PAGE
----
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Sola Giveaway

500 years. 5 Solas. One Night Centered on God. As a thank you for signing up to One Night Centered On God, you can be entered in our $100 giveaway to be used toward exhibit books or music (or both!) during the event on March 17th. Here's how it works. 1. Contact your friends, let them know you are going to One Night Centered on God event on March 17th, and ask them if they would like to attend. 2. Let us know you have invited your friends and would like to be entered by emailing us at conferences@godcenteredlife.org and using the subject line "$100 giveaway." 3. That's it. We will notify the $100 giveaway recipient prior to the event with instructions on how to pick up his or her $100 exhibit credit. Tickets and Information The schedule for Sola: One Night Centered on God for Friday, March 17, has now been released. There is a special...

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Changing Your Life

Life is on the wrong track. Many people today feel that way for one reason or another. Whether it be politics, cultural issues, moral matters or more prosaically economic realities, much of the Western world senses that times are not so much a’changing as a’worsening. Trusting God Writing long ago, the prophet Isaiah faced situations where the society around him was moving from a time of relative prosperity to increasing pressure from neighborhood superpowers. Isaiah’s message was, broadly speaking, quite simple. Trust in God. Do not fear. As Alec Motyer put it, “Justification by faith is not a Sunday truth bearing only on our relationship with God but also a Monday truth for the conduct of life in all its challenges.” Unfortunately, King Ahaz did not listen to this counsel. Instead of trusting God, he trusted in an alliance with Assyria—and the Northern Kingdom went into exile, the Southern Kingdom became, in effect, a...

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Colorblind

Sometimes Facebook juxtaposes just the right pair of posts, just the right images to startle me awake, to catch a new glimpse of truth. Today I saw a such a pair. Post #1, a video: colorblind people see color for the first time with innovative new glasses. Now, I’m going to let you roll that around in your mind for a minute before I hit you with Post #2. A stream of people unable to distinguish red from green, trapped in a world where everything is a muted, muddy brown, suddenly seeing all the great glory of a simple garden, overwhelmed. You see them see colors and suddenly you’re seeing color through their eyes, and you realize how much we take for granted, how much beauty overload we live in all the time. You wonder what else we can’t see, what else is hiding in plain sight. Now. Post #2: women at...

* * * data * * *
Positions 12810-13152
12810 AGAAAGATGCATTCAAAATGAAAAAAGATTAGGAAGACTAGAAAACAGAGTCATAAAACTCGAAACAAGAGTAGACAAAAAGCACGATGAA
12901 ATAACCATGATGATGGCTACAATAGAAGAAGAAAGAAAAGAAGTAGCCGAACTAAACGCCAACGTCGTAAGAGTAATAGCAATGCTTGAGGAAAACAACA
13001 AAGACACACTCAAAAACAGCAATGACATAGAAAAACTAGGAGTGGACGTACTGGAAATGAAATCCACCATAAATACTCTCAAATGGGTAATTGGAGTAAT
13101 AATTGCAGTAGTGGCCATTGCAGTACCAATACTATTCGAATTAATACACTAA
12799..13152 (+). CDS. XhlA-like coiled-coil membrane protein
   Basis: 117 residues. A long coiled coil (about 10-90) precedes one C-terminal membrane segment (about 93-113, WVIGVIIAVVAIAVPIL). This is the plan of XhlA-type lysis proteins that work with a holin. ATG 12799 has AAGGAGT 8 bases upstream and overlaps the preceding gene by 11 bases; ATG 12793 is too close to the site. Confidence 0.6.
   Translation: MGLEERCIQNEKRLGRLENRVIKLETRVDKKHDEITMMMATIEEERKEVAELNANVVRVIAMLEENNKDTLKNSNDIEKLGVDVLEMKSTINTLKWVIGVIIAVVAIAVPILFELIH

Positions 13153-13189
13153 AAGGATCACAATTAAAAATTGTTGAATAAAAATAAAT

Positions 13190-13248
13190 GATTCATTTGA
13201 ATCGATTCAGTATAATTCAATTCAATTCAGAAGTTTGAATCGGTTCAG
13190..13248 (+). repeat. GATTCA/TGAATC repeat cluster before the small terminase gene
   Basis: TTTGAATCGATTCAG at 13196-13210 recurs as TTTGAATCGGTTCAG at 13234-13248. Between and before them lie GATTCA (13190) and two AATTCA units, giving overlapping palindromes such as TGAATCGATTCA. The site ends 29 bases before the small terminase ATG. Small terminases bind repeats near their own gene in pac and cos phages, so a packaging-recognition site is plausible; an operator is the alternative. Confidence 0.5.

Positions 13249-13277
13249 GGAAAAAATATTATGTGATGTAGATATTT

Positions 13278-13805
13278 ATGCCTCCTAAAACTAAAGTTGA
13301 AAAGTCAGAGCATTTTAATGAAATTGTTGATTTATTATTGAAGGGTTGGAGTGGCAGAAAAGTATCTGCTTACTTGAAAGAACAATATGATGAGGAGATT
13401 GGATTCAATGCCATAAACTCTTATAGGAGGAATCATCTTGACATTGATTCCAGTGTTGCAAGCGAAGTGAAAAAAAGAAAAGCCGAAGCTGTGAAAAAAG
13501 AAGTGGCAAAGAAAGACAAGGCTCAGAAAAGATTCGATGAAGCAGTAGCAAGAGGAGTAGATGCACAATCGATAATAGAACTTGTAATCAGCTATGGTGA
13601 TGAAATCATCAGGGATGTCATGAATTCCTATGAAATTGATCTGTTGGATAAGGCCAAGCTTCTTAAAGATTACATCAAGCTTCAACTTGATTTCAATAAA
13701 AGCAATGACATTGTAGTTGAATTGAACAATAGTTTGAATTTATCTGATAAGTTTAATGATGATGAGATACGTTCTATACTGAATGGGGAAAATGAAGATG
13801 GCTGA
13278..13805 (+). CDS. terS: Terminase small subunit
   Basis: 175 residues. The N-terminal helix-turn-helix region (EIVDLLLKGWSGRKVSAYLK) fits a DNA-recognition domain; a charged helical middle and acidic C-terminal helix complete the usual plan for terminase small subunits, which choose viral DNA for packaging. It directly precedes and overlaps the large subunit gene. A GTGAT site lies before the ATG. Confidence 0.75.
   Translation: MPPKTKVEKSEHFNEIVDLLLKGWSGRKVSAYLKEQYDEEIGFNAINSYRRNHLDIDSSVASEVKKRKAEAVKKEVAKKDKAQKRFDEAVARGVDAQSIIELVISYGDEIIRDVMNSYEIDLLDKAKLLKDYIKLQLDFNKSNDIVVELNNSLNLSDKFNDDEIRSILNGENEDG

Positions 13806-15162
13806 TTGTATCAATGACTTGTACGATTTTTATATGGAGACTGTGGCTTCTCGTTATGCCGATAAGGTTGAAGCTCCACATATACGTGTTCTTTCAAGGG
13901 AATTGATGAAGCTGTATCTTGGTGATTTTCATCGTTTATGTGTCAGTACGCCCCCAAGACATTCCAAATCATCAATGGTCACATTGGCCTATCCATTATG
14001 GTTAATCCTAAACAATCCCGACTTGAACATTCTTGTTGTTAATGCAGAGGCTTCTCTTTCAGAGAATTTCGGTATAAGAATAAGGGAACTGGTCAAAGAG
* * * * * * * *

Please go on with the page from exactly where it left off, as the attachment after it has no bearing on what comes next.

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Why I Wrote “7 Days to Change Your Life”

Why another book? Because it isn’t just another book. 7 Days to Change Your Life represents two experiences in my personal life. One is wrestling with God over the challenges that came into our family’s life when one of our children was diagnosed with severe autism. This book is not about autism: it’s about finding that God is there when you thought no one else was. It is written out of the experience of thinking that I was at a crossroads in my life, and realizing that I wasn’t really at a crossroads. I was at a cliff’s edge. And then I found that His Son, who suffered for me, was my redemption in that moment of deepest darkness. The other experience built over many years, being in conversation with someone in my study, scanning along my bookshelves for a book to give that person, and not finding quite the right book....

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A Look at Notable 2016 Publications

“There is no end to the making of many books,” says the author of Ecclesiastes. In the United States alone, there were close to one million titles published during the past year, with revenue approaching $1.8 billion. Hundreds of titles competed for our attention during 2016. I offer the following observations with the recognition that I have no doubt missed several important works that some of you would have included in such a survey. The books noted in this article are those that I think are worth noting, particularly for those who pay attention to the GCL website. Books make a difference for all of us. They shape our thinking, inform our perspective, expand our understanding, illuminate our world and our context, influence the way we encounter ideas, and touch our hearts. A New Start for a New Year As we conclude one year and turn the page to another, we recognize...

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Joy to the World